Slow Life Down and Listen

slow life down

Bulawayo, Zimbabwe

Rayford, a twenty-six-year-old of Matabele descent, worked as an administrator for a local company. He was the only child of parents high in the political chain. Although English was Rayford’s second language, I was impressed by his fluency and grasp of nuance and idiom—American and British. Nevertheless, I constantly found myself interrupting or finishing his sentences. He would calmly wait until I finished before continuing, apparently accepting my words as enhancements to his own. My intrusions would have been subtle in the United States, where interruption is a national priority, but in this conversation they stuck out like zebra stripes. Each interjection embarrassed me, but the habit proved difficult to break. “The African understands patience,” he said. “We were willing to take time to get our country back. Speed is not characteristic of Africans, but tenacity is.…Whites will never teach us how to hurry. Slow is what we can teach them.”

Going slowly through life is looked upon as lazy in the West, but it was clear that there was a lot to be said from slowing down and taking time. One important thing is to slow life down enough to listen to others.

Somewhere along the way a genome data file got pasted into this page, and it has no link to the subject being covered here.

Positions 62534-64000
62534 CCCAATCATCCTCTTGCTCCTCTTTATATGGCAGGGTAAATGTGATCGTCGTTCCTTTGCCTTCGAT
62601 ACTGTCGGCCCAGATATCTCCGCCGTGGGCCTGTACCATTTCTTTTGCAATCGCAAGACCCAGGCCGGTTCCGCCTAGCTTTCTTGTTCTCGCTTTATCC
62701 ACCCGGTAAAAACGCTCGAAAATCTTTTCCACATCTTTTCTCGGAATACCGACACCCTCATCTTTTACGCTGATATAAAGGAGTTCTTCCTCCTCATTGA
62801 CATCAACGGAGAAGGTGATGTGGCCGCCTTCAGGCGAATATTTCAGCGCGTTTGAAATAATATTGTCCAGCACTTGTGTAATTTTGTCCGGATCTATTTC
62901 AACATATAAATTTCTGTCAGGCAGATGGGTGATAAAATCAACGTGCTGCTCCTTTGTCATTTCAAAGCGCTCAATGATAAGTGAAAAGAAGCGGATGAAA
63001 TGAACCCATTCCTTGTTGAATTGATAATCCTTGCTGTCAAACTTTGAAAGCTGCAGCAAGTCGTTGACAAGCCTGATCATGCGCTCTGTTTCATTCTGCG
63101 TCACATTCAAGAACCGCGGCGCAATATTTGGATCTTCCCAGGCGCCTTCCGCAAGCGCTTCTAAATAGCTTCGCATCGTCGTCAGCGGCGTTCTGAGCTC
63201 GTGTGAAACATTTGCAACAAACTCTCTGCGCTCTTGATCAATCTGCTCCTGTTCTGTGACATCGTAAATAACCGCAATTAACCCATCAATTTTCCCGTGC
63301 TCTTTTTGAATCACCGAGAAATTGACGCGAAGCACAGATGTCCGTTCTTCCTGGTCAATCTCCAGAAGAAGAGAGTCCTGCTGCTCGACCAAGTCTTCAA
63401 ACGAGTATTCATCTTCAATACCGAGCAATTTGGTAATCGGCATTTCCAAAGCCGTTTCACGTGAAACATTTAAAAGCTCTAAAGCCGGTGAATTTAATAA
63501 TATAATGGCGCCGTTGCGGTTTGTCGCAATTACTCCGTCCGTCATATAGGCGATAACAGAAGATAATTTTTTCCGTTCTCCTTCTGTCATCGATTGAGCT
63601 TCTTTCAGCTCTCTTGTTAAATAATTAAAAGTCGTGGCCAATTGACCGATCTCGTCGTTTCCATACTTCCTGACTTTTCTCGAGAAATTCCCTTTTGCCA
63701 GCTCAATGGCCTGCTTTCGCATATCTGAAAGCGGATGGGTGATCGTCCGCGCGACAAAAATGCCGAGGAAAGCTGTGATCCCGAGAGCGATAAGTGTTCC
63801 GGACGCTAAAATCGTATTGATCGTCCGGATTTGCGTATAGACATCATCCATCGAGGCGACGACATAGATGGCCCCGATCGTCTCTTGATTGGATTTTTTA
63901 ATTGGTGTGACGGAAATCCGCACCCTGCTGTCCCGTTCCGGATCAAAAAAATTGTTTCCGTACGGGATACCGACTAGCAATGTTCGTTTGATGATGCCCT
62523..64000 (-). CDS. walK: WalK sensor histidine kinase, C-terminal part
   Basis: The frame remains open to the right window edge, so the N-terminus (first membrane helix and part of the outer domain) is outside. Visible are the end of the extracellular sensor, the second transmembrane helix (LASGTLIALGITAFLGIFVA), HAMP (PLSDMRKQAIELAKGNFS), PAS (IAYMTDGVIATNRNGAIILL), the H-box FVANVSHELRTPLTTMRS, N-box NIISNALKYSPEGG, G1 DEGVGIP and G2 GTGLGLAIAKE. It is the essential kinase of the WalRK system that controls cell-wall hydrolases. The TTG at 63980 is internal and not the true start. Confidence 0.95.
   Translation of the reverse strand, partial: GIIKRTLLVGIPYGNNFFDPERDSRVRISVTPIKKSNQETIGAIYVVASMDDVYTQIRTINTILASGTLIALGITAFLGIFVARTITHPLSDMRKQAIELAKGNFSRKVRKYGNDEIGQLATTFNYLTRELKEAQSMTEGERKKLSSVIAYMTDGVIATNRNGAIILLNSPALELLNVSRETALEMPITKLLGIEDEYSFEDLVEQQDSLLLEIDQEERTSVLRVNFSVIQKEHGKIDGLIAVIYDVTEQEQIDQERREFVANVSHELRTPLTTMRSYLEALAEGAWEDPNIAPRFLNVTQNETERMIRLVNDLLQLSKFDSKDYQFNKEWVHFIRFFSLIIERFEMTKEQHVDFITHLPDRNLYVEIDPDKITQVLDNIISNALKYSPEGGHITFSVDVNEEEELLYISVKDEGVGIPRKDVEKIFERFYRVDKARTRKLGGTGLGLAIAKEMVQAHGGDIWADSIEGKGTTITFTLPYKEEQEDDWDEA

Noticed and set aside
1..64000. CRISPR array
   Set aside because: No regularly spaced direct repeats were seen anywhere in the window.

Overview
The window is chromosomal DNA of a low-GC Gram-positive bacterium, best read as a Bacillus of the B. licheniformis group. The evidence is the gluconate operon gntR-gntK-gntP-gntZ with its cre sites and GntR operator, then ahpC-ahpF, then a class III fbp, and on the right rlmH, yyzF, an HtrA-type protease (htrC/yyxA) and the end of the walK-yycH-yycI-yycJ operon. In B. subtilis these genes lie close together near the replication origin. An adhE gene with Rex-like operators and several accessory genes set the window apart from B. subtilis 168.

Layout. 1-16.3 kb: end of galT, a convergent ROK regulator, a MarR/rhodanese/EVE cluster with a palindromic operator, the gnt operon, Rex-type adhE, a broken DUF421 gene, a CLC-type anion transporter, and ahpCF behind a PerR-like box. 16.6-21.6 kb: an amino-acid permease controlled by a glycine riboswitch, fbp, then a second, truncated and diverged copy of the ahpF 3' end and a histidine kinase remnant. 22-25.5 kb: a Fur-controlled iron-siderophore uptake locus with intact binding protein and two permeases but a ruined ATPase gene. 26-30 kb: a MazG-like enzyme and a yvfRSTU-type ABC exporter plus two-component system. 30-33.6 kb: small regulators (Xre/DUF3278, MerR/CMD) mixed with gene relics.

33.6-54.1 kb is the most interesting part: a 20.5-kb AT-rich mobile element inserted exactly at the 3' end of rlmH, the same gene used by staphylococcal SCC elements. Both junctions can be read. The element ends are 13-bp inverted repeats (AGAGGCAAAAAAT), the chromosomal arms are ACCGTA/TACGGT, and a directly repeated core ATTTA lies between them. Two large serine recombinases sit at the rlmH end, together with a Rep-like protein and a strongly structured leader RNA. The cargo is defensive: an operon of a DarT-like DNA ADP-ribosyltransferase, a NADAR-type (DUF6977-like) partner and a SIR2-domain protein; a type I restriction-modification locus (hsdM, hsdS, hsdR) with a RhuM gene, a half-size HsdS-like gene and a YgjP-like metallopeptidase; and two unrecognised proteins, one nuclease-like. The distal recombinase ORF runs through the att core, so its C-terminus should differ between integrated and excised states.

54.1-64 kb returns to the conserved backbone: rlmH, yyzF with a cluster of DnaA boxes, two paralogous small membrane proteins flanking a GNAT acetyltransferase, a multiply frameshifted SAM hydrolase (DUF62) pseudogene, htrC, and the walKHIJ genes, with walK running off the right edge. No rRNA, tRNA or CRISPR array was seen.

We have two ears and one mouth and should learn to use them according to that same ratio. With most adults they have already made up their minds and are on one bandwagon or the other. When you speak with them they are not listening, they are searching their memories for the next fact to dazzle you with to try and get you round to their way of thinking. The fact is that the other person is exactly the same and so little progress is made when two entrenched minds collide.

Minds are like parachutes – they work best when they are open. Sadly, nowadays, it is primarily children who haven’t quite made their minds up. Everyone else either thinks ‘My way or the highway’ or just doesn’t give a shit about what you’ve got to say anyway.

Looking back, it is really all about listening isn’t it? If we slow life down and listen to what the other person says with a clear mind I am willing to bet that 80% of the miscommunication in any discussion at any level will disappear.

A clear mind is much easier to attain when you have adequate time. Not listening properly was one of my main faults, even though I got paid big bucks. The only thing I can figure out is that I had selective listening.

I personally believe that it will be a lifelong pursuit for me to be an excellent listener. Something I really want to be. I want to be like Rayford when it comes to listening.

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